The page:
A ransomware was capable of neutralizing laptops of the Georgia Department of Public Safety (DPS). These laptops were installed in police vehicles.
In practice, ransomware does not attack directly laptops of vehicles. Initially, it infects the back-end of the segment itself, resulting in computers disconnect and lose access to critical police information.
Obviously the immediate solution was to automatically shut down all police systems, but that had an impact on three police stations. services of Georgia: Georgia State Patrol, Georgia Capitol Police and Georgia Motor Carrier Compliance Division.
Officers treated this disruption as any other interruption, either for maintenance or due to a technical problem. So, when they need any information they use car radios or work phones to communicate.
Unfortunately, however, this is not the only case of assault received by the Georgian state. Already last month, the Georgia Emergency Management Agency (GEMA) and the Lawrenceville Police Service were also hit by ransomware.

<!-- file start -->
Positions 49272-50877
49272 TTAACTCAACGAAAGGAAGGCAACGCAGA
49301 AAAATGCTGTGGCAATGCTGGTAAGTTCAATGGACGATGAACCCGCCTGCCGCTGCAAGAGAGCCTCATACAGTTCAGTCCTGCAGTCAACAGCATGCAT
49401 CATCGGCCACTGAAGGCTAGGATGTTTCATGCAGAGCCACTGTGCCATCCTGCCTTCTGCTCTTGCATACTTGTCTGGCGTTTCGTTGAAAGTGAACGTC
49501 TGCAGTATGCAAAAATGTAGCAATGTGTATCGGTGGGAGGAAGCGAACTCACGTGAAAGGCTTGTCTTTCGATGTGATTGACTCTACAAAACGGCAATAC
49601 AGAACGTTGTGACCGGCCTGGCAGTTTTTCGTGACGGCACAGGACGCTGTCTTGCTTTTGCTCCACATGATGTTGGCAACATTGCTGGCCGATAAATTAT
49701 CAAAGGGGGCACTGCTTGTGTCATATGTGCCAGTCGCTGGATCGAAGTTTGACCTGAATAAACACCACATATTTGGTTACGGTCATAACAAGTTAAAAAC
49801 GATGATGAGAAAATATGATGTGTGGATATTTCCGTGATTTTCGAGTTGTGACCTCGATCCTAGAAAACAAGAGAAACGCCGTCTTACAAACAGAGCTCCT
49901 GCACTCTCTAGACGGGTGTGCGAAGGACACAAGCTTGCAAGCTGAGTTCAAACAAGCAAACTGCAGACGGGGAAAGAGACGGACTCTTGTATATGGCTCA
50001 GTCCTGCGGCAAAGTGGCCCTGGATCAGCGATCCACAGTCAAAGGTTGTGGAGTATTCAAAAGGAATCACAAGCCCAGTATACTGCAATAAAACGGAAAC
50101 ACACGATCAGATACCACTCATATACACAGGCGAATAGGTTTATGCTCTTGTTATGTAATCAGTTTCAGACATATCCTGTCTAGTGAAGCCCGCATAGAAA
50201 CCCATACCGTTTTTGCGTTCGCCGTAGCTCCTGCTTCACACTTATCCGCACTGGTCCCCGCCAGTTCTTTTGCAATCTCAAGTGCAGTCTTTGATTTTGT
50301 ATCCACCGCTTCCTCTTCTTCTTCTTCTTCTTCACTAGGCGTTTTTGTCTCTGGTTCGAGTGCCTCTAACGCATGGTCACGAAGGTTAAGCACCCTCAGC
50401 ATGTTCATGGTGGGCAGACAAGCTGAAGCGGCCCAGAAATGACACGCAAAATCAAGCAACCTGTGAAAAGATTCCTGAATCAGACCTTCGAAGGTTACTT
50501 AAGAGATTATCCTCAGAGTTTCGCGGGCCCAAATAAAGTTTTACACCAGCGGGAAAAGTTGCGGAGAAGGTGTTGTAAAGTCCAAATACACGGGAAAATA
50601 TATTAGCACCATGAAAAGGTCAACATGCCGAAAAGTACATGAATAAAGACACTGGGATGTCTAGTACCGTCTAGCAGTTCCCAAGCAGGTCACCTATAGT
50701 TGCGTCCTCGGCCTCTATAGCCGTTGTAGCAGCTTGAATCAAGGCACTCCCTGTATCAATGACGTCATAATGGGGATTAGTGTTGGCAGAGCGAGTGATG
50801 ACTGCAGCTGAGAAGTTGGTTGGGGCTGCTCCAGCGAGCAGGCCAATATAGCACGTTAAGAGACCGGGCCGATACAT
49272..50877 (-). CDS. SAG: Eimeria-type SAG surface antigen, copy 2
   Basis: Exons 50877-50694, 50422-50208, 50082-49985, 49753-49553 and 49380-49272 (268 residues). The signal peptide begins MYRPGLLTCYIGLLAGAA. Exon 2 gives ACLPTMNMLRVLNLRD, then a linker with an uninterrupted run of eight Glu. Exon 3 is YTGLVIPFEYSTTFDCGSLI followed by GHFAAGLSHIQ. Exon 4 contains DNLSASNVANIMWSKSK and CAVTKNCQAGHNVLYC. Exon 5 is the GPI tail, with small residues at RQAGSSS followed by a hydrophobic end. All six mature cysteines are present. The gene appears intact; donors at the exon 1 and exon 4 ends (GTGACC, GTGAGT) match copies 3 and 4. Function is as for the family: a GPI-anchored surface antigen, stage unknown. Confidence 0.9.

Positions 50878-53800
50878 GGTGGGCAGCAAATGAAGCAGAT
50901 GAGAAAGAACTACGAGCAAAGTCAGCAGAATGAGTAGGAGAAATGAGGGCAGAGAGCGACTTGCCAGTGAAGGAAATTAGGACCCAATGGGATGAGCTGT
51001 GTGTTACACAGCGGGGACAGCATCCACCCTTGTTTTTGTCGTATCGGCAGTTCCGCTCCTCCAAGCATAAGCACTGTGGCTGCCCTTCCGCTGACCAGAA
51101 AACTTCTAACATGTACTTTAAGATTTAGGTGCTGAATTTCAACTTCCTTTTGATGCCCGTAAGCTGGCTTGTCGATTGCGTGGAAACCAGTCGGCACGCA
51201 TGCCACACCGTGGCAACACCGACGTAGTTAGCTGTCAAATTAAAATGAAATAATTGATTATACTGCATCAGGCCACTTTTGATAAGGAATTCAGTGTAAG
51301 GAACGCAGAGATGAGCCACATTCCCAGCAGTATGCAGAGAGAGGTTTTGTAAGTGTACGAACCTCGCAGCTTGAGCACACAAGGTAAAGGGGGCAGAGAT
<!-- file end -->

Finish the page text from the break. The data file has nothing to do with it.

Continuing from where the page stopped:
When asked by her CTO Barracuda NetworksFleming Shi said it is not only a problem for the state of Georgia but such attacks can happen anywhere in the US. Other states are often affected and will continue to bail out and pay the ransom they are asked for.
Shi also said it was a national problem because America had not taken the necessary citizen protection measures.
Consequently, Georgia's DSP officials will have to find out if the ransomware attack has affected the archives police and active investigations, which is usually done by ransomware infections. It is not uncommon for police departments to either lose ten months' investigations or worse. As in the police station in Cockrell Hill, Texas they lost almost eight years investigations, evidence and data due to ransomware.
If the DSP did not provide backups security, the results of the searches were lost forever.